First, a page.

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Marking passive voice

Marking passive voice

Published at: 2017-02-23


  1. I have a question about marking of bound morphemes for past participle forms that end in ed, mostly in cases of passive voice (or of perfect tenses with the auxiliary have). The instructions in the SALT guide state: "Use the bound morpheme /ED to mark regular past tense inflections, e.g., “she look/ed”, “they call/ed”, “he is like/ed”." - The last example in the list is not a case of a regular past tense. The form "liked" is the past participle in a passive construction. In active voice "He is liked by his classmates" would be "His classmates like him". Neither are past tense sentences. - Other examples would be the use of "named" which comes up a lot when children invent stories. e.g., "There was a boy named Jim". This again is different from the regular simple past tense use of named, e.g., "He nam/ed his dog Barnie" . - Finally, what of participles in perfect tenses, e.g., "He had loved aliens forever". Would you slash these? To me the distinction between regular simple past tense verbs and the participle forms is akin to the distinction you make for coding progressive verb forms (he is swim/ing) with an auxiliary vs. gerunds with a main verb (he like/3s swimming). It really only matters for the sake of consistency to compare within child over time, and critically if one wants to compare with the SALT databases. Thanks for clarifying. Paola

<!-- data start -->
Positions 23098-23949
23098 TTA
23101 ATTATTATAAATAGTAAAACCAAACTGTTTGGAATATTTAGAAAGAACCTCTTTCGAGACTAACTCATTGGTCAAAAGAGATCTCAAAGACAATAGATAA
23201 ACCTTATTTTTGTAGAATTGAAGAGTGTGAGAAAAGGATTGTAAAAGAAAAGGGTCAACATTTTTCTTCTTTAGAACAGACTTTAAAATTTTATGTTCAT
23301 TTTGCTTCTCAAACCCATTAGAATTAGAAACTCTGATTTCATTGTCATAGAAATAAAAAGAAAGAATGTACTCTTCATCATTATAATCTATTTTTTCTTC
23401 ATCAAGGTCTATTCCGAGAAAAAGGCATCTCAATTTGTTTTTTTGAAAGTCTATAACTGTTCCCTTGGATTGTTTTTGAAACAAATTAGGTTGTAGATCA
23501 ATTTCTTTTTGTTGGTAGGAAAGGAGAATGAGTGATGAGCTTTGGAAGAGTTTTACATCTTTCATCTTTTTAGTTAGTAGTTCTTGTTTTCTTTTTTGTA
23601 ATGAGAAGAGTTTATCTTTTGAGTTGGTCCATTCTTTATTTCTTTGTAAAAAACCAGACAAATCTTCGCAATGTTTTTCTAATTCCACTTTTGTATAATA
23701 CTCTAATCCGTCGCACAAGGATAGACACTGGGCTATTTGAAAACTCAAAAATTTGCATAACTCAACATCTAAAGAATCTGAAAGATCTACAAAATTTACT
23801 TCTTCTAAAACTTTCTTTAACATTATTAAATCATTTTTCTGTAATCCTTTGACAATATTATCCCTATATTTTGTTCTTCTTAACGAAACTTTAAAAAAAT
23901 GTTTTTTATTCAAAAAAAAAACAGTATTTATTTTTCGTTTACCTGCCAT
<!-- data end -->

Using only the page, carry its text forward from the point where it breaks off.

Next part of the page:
2. You are right about transcribing the phrase "he is liked". The word "liked" should not be slashed. You asked about participles in perfect tenses, e.g., "He had loved aliens forever". We would transcribe this as "He had love/ed aliens forever" because the verb is "love". He loved. He didn't "have" anything.

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